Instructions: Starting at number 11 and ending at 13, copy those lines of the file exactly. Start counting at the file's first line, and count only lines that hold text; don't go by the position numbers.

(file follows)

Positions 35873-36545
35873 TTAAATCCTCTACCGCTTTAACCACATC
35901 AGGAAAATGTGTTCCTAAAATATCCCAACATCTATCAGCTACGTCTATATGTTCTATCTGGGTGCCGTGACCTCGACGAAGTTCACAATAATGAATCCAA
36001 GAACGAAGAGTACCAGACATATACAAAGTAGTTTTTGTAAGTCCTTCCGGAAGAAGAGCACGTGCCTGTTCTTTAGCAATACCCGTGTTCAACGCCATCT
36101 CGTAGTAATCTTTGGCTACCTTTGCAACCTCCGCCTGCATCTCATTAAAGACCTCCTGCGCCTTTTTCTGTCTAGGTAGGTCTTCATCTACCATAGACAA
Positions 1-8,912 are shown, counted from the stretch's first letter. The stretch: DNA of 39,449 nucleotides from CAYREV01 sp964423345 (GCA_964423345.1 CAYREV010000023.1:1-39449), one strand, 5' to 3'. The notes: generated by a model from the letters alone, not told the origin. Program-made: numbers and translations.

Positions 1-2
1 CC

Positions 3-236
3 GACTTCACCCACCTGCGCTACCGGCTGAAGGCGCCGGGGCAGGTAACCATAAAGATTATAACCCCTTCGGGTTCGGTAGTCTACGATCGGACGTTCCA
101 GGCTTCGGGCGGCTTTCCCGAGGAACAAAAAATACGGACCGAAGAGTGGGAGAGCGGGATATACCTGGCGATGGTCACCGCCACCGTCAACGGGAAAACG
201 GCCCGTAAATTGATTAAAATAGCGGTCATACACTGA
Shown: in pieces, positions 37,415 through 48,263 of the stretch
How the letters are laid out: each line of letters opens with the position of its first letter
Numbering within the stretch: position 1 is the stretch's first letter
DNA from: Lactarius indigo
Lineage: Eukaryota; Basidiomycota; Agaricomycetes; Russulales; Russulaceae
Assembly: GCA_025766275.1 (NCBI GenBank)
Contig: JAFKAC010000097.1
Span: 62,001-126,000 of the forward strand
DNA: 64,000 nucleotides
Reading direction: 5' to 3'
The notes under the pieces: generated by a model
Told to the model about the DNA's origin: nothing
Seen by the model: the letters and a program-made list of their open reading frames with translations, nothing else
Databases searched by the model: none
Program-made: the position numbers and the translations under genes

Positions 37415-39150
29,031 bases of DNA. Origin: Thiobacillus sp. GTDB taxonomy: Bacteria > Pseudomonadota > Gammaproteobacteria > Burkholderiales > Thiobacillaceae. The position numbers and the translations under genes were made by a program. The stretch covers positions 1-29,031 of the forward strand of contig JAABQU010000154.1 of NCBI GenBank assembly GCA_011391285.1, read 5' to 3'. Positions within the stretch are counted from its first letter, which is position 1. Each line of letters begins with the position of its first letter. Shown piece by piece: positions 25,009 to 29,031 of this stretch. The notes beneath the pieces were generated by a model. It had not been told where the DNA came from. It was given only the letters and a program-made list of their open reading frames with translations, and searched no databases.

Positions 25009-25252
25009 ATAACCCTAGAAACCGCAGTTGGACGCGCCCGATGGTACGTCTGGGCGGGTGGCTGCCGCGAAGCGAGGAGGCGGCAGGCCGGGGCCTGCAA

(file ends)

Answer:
101 GGCTTCGGGCGGCTTTCCCGAGGAACAAAAAATACGGACCGAAGAGTGGGAGAGCGGGATATACCTGGCGATGGTCACCGCCACCGTCAACGGGAAAACG
201 GCCCGTAAATTGATTAAAATAGCGGTCATACACTGA
Shown: in pieces, positions 37,415 through 48,263 of the stretch